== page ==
History of Peckham


Peckham was a hamlet of the parish of Camberwell, situated about a mile to Camberwell’s east on the road to New Cross. The name means ‘the place of the river Peck’, a small steam that runs through the district. Peckham has never been an administrative district, or a single ecclesiastical parish in its own right; nevertheless, today it has a strong sense of local identity. This has its roots in its 19th century development from fields to suburbs, and crucially the development of Rye Lane as one of the most important shopping streets in south London.

Until the early 19th century it was largely a rural area with a number of large houses occupied by the gentry. In the 18th century the Grand Surrey Canal was built and terminated at Peckham High Street, but the canal had little direct effect on development.

Its development divides into two phases. The earlier phase, up to the 1860s, took place in two areas: to the north impressive villas and terraces in the area near the Old Kent Road, To the north development was stimulated by proximity to the Old Kent Road, and to the south large houses built in prime locations near Peckham Rye, the area’s common. A new district called Peckham New Town was built on land owned by the Hill family, centred on Peckham Hill Street; the family gave its name to the area’s main axis, Peckham Hill Road.

The second phase of development was sparked by the coming of public transport: railways and, more important, horse trams in the 1870s. This stimulated much building of a more modest scale in almost any open space. Indeed the common land at the Rye was also threatened with development.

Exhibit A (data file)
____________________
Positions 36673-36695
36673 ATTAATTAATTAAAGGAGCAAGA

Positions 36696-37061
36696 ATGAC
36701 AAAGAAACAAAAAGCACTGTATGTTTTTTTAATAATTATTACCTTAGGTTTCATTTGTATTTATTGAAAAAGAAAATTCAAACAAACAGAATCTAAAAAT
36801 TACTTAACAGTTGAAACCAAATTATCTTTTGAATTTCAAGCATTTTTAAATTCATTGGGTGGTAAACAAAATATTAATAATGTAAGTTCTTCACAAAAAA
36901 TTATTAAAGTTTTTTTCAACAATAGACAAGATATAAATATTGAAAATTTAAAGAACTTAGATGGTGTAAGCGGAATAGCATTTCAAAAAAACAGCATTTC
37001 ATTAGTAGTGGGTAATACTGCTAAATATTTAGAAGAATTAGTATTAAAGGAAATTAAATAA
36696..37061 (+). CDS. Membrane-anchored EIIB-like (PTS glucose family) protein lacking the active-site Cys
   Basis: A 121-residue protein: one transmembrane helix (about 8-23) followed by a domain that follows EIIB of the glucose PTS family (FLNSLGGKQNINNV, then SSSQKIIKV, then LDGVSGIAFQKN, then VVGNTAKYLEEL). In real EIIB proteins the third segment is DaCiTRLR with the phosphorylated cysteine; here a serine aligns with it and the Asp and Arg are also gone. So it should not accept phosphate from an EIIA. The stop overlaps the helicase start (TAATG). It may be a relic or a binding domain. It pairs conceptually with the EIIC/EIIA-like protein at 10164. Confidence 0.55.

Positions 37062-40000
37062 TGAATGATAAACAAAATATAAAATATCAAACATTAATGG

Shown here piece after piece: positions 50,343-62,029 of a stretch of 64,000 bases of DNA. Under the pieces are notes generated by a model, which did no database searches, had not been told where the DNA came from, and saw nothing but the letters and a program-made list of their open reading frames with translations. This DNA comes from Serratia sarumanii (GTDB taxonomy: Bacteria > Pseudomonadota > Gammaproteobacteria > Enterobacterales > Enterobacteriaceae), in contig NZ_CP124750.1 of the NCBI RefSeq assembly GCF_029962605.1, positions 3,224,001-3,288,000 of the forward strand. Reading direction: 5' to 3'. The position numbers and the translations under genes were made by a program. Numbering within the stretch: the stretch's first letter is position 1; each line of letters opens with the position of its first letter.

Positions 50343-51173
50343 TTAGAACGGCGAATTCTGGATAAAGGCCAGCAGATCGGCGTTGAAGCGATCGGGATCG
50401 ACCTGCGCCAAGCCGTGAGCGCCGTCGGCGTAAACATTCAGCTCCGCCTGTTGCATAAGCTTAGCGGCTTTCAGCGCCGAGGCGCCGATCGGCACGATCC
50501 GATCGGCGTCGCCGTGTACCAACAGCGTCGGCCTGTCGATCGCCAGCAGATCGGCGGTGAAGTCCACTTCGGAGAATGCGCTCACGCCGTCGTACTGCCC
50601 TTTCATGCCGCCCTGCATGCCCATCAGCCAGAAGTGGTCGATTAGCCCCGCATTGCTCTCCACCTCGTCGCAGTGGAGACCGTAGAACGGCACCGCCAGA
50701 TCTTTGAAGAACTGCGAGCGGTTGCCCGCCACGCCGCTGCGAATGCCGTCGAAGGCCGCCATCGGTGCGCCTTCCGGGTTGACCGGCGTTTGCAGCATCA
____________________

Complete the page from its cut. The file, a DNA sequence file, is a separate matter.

Rye Lane evolved into a new shopping street encouraged by good transport and a new, young and relatively prosperous population. Stores such as Jones & Higgins became the best known in south London.

This section of the Dewhirst map of the parish of St Giles, Camberwell, shows the first stage of transition of the area from a rural village to a London suburb.


Click on the map for a larger view or click here for a readable version which may be slow to download

Ribbon development has taken place along the Old Kent Road (top right), Hill Street, the High Street and Rye Lane. Prime plots facing south west looking over Peckham Rye have also been developed.

This 1891 map shows Peckham on the way to becoming a London suburb.

Click on the map for a larger view or click here for a readable version which may be slow to download.

Railways have been built (as have tram-lines, though they are not indicated here), and most sites near main roads have been developed.

However, large tracts of remaining agricultural land are still to be developed.

See historic maps of Peckham